The drive towards environmentally friendly buildings and infrastructure has led to a
growing interest in providing design solutions underpinned by the core principles of sustainability to balance economic, social and environmental factors.
Design Economics for the Built Environment: Impact of sustainability on project evaluation presents new directions, reflecting the need to recognise the impact of climate change and the
importance of sustainability in project evaluation. The aim is to provide a new approach to
understanding design economics in the context of the changing policy
environment, legislative and regulatory framework, and increasing economic,
environmental and social pressure as result of the sustainability agenda.
The book follows a structured approach from theories and principles in the earlier chapters,
to the practical applications and emerging techniques focusing on value and
social, economic and environmental considerations in making design decisions. It
starts with the policy context, building on various theories and principles
such as, capital cost, value of design and resource-based theories, the new rules of measurement (NRM) to explore cost planning, the relationship between height and costs, key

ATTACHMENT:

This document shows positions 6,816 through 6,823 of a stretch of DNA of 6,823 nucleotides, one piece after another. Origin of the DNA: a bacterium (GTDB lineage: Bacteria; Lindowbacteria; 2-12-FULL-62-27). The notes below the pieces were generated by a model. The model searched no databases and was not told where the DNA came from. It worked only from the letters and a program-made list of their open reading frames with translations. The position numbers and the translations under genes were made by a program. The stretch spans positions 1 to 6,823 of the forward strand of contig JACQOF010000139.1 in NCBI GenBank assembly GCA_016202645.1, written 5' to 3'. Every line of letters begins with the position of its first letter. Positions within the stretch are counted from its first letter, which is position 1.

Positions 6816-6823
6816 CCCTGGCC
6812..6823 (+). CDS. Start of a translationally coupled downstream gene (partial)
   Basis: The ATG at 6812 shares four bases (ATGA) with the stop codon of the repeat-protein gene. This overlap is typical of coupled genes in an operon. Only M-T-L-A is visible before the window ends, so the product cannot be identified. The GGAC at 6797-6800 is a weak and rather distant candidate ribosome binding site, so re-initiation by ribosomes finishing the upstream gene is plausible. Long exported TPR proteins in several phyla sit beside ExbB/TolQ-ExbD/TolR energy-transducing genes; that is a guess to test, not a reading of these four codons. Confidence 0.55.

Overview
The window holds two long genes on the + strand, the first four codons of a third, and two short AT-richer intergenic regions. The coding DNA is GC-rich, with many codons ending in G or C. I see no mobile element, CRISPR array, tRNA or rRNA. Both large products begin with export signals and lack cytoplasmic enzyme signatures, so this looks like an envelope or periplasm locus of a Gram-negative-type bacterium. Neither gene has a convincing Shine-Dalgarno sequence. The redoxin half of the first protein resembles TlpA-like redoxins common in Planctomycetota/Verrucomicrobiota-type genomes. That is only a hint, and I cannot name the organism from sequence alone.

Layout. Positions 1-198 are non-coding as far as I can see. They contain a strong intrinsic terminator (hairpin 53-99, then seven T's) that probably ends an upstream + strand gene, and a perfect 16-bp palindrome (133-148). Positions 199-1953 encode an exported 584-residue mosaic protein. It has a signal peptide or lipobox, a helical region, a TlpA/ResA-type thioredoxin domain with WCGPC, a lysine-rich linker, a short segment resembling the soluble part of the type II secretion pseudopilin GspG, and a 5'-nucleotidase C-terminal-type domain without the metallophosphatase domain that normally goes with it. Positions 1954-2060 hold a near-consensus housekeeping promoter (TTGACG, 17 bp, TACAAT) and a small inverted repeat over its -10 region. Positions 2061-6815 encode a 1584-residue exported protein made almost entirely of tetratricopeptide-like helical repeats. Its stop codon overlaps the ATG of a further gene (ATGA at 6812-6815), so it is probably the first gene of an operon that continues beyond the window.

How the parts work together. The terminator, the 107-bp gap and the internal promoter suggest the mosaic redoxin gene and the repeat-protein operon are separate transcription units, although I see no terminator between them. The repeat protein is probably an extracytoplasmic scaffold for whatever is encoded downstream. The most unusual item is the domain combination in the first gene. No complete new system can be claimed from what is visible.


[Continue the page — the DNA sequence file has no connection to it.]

socio-economic and environmental variables for design appraisal, eco-cost/value ratio (EVR), whole life theory
and the treatment of carbon emission as external costs, productivity and
efficiency, fiscal drivers and legal framework for carbon reduction, procurement and allocation of risks in contracts.
Case studies, practical examples and frameworks throughout reinforce theories and
principles and relate them to current practice. The book is essential reading
for postgraduate students in architecture, building and quantity surveying and
is also a valuable resource for academics, consultants and policy-makers in the